U.S. stock futures, in volatile trading, swung from earlier gains to losses Thursday after China vowed to take unspecified steps to counter President Donald Trump's plan to impose 10% tariffs about $300 billion of additional Chinese imports on Sept. 1. Then better-than-expected quarterly earnings and revenue from Walmart pushed Dow futures higher again. The Dow Jones Industrial Average was coming off its worst session of the year on Wednesday, dropping 800 points or 3%. Heading into the new trading day, the Dow was down 7% from its all-time highs in July.
After Wednesday's brief recession-signal inversion of the 2-year Treasury yield and 10-year yield, the 30-year Treasury yield on Thursday broke under 2% for the first time ever. An inverted yield curve marks a point when short-term investments in Treasurys pay more than longer-term ones. When they flip, it's widely regarded as a bad sign for the economy, though often a recession doesn't materialize until nearly two years later. Driving the Treasury yields lower, in an inverse relationship with prices, has been a flight from stocks to the perceived safety of the bond market.
China said countermeasures would be needed because the U.S. tariffs violate a consensus reached by Chinese President Xi Jinping and Trump. Beijing also argued that new U.S. duties get off the right track of resolving the two nation's trade and technology disputes through negotiations. Trump has said his announcement on Tuesday to delay tariffs on certain consumer items until mid-December was a move to help American businesses not a concession to the Chinese.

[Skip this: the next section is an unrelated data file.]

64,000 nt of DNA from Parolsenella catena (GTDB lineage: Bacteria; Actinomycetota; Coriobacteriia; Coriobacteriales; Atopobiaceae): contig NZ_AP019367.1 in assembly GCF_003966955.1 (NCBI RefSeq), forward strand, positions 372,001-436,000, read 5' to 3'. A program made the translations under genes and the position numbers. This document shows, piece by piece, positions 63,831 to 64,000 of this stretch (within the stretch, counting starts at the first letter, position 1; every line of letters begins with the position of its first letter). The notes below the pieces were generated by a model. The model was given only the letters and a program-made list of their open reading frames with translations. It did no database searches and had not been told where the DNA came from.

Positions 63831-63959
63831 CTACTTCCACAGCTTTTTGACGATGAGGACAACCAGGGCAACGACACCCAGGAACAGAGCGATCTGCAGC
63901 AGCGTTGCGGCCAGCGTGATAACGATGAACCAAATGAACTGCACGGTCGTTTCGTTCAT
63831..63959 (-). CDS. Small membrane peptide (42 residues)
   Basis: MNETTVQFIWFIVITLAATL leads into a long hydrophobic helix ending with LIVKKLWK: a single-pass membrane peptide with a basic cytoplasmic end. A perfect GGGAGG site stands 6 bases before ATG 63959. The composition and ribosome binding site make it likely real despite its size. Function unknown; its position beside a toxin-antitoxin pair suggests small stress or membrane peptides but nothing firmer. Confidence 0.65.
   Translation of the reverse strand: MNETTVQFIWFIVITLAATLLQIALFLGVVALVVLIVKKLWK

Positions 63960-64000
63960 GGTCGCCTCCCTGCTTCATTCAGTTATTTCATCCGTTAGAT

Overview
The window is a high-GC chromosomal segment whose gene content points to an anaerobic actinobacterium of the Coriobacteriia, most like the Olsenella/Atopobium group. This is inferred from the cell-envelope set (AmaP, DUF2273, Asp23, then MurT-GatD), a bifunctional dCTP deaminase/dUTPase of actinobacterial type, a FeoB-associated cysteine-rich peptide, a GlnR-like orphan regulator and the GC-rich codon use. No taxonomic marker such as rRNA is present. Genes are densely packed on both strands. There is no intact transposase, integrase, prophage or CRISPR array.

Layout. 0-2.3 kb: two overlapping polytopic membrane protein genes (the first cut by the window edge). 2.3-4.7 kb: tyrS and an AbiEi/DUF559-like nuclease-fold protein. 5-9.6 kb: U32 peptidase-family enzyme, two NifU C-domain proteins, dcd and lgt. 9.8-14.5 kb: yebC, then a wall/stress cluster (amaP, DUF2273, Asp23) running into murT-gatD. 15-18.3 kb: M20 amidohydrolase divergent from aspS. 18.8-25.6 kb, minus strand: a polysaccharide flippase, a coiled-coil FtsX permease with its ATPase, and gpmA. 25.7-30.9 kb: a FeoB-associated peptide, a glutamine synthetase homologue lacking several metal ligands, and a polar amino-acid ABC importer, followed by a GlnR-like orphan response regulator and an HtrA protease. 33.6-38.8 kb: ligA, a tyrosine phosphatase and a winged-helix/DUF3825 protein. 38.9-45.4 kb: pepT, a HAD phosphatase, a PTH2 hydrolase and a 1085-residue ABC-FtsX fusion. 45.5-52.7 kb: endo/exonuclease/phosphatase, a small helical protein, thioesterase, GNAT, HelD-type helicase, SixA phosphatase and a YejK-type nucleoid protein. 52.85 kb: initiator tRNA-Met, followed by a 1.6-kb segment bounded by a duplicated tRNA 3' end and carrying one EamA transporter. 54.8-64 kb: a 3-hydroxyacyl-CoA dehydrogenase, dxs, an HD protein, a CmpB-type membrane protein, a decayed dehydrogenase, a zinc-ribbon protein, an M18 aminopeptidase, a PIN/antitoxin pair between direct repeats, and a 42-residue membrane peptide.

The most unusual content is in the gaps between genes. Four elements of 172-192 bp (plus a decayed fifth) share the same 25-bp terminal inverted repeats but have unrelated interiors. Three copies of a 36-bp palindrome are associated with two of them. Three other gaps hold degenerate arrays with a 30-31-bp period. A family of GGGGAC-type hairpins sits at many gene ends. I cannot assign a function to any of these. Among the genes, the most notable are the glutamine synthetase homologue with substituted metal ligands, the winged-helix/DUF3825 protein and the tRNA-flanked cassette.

As China ponders its response to pro-democracy protests in Hong Kong, Trump suggested in a tweet a "personal meeting" with Xi over the escalating unrest. Those demonstrations and the U.S.-China trade war have been weighing heavily on Hong Kong, and the government there unveiled on Thursday an a $2.4 billion economic stimulus package. Officials in the Chinese territory also cut full-year growth forecasts to flat to 1% from the original 2% to 3%.
Shares of Walmart, a Dow component, were surging about 6% in Thursday's premarket after the retailing giant reported better-than-expected second-quarter earnings of $1.27 per share and revenue of $130.4 billion. For fiscal year 2020, the company increased its earnings outlook. As for the upcoming additional U.S. tariffs on more Chinese imports, Walmart already warned earlier this year that more duties would lead to increased prices for customers.